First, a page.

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•A few sets of Rechargeable NiMH batteries
•If your camera can use filters: UV filter, Circular Polarizer
•Lens cleaning kit
•LensPen (also for cleaning)
Skylight (Or UV)
These filters are the most common.. I suggest buying one for every lens you own, and just keep that puppy on there. It will protect your lens, and help keep UV light off your film without changing the colors. Ever taken a picture of a landscape on a clear day, only to find there to be a light blue haze on the final image, kinda looks like fog? Thats UV.. These filters will help correct that.
Another very common filter. There are 2 main types of Polarizing filters, A linear polarizer, and a Circular polarizer. Difference? You CAN NOT USE a linear polarizer on a camera with auto-focus. You can only use a circular polarizer. Other than that, they both do the same thing.. Cut reflections. These filters are great for shooting on water, snow, or any other reflective surface.. Mount the polarizer, and frame up your image, Next, rotate the polarizer until the reflections are diminished or cut out alltogether. This filter is also great for seriously deepening the color of a clear blue sky, to almost a cobalt blue...
(ednote...polarizers will not cut the reflections from metal)
Neutral density filter (ND2, ND4, ND8)
A filter that cuts all colors of light equally, thereby reducing the total amount of light that enters your camera, without changing the color balance. These things are great.. Ever tried to do a 1 sec exposure (Say of a running waterfall) in bright daylight, but your camera just wont do it without over-exposing? Slap one of these puppies on, and you can. The different filters relate to how many stops it will cut down the exposure.. ND2 will cut 1 stop (let 1/2 of the light through) ND4 will cut 2 stops (let 1/4 of the light through) and so on. Also very useful for shooting with a wide aperture (for shallow DOF) on a bright day.
"Filter" is kind of an incorrect name for these guys, they're actually a magnifying glass that you thread on to the front of your lens for doing Macro work. Usually these come in a set of 3 or 4, each with varying strength of magnification.. These filters allow you to focus on subjects closer than the lens alone would allow. Very useful if your camera / lens doesn't have a macro function.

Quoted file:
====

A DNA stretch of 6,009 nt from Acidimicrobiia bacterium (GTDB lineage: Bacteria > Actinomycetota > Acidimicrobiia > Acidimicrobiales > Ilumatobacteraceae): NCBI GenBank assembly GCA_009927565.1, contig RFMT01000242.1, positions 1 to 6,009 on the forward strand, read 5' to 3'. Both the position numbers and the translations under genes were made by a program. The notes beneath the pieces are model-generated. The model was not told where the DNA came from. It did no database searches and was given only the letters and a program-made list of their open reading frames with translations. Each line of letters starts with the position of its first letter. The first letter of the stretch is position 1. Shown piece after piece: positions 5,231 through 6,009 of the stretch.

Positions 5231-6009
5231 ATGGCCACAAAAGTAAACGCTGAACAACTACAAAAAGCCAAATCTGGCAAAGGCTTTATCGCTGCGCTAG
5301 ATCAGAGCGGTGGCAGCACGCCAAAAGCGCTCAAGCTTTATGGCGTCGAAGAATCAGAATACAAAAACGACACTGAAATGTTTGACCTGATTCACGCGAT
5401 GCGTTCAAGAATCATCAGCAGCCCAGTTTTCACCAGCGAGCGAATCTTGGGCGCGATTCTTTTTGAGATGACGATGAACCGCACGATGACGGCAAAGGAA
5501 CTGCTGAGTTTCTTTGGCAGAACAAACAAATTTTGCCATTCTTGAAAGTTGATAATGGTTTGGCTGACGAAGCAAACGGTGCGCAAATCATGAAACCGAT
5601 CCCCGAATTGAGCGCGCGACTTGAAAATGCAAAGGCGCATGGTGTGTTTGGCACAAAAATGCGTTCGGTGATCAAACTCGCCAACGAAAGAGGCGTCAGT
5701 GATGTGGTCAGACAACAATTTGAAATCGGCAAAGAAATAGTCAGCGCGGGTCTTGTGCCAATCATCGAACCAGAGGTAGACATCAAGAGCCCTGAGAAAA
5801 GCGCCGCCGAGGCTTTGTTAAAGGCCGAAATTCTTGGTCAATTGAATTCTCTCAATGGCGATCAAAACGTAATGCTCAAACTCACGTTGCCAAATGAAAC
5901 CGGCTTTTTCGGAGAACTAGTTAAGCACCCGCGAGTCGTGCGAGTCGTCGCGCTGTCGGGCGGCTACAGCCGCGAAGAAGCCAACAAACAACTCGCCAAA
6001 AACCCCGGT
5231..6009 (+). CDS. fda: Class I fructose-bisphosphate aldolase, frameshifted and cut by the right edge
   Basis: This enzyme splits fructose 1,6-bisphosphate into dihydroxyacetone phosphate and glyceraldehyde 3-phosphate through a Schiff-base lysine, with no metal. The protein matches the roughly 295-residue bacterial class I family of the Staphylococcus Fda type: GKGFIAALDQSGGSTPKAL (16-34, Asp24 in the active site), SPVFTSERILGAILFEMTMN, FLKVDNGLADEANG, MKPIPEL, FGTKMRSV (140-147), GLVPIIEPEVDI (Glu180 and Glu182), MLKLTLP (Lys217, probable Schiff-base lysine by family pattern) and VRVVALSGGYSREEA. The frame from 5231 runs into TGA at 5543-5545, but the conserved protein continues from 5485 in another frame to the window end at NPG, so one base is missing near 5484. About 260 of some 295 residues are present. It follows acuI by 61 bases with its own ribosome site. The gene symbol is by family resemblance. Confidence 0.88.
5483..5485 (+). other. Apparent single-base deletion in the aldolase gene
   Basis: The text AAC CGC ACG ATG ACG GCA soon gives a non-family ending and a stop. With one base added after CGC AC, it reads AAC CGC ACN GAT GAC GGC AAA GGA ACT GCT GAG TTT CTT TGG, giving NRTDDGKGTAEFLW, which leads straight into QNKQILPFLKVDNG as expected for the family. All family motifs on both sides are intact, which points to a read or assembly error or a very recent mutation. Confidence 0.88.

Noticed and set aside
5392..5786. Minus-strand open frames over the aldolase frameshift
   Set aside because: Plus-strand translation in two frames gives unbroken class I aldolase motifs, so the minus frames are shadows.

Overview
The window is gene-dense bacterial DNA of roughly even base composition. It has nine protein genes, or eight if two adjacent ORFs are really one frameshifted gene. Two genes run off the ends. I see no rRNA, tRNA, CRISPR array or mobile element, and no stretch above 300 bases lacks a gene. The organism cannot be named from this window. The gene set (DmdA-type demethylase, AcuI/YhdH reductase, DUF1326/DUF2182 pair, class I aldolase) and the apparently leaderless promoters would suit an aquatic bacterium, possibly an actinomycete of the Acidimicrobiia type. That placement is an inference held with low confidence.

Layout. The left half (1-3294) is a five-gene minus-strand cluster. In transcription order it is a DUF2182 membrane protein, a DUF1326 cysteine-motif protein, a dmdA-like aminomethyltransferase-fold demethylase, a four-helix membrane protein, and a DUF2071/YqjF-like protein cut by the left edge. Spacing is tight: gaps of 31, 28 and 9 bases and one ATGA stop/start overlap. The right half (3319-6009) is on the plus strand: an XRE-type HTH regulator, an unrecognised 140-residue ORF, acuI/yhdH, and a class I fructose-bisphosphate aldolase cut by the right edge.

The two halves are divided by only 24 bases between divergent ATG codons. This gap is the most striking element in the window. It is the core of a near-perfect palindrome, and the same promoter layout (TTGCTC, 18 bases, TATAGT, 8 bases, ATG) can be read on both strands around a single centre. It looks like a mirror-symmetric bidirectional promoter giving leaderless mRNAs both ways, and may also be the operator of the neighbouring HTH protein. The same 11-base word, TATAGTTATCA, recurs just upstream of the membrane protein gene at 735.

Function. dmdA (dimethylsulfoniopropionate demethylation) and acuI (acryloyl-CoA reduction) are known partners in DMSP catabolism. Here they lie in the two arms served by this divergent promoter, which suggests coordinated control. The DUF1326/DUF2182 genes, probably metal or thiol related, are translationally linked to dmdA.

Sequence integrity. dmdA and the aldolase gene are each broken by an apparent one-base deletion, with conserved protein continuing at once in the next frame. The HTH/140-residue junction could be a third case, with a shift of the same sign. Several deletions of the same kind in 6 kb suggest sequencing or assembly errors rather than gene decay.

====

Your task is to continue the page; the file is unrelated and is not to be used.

Special Effects filters
There are other filters, Color filters, Transition filters, refracting filters, Soft focus filters, Prism filters and such that do all kinds of things. Halos, Rainbows, Kalideascope and a whole host of effects can be done with different special effects filters. There are so many different types, that its impossible to list them here, I hope this just gives you enough info to get interested, and do research on your own as to the types of filters you want to use.
Remember: Only get filters that are the right diameter for your lens. There should be a marking on your lens telling you the filter diameter, But if in doubt, Take the camera with you to a photo shop..
Get a few filters, and experiment, above all else, HAVE FUN!!
Tiffen has an informative site on their filters.
For example, sometimes you want to take a photo of something further away, or closer up. A way to solve this problem is to use auxiliary lenses.
Some manufacturers such as Canon, Olympus and Nikon provide accessory lenses that can be used on cameras that have threaded lenses. They usually manufacture telephoto lenses to bring distant objects closer, wide angle lenses to squeeze more into the photo, or macro lenses to magnify the subject to get more detail.
Don't fret if your camera does not have lens threads, sometimes they provide special adapters that allow use of auxiliary lenses.
For example, Olympus C-x0x0 series cameras like the C-4040 can use auxiliary lenses/filters with a CLA-1 adapter (Tiffen makes a similar adapter) while the C-7x0 series like the C-700 can use the special CLA-4 adapter.
Why would anybody want a tripod? A few reasons. If you have a camera with a self-timer, you can put that feature to good use with a tripod. Also with the combination of a self-timer and tripod, no longer will you have to ask a complete stranger to take your picture - and have it come out blurred, heads cut off, crooked, etc. And with a tripod you can make sure you don't make those same mistakes yourself. A tripod is also an absolute requirement to avoid blurring if you intend to take pictures in low light situations without a flash, night shots, or long exposures.
Here's what to look for when going shopping:
The tripod should be lightweight and easy to carry. If you get something heavy and awkward, you're less likely to make use of it on a regular basis. Just because you want something lightweight, doesn't mean it has to be weak. Aluminum is the material of choice. It is strong and lightweight.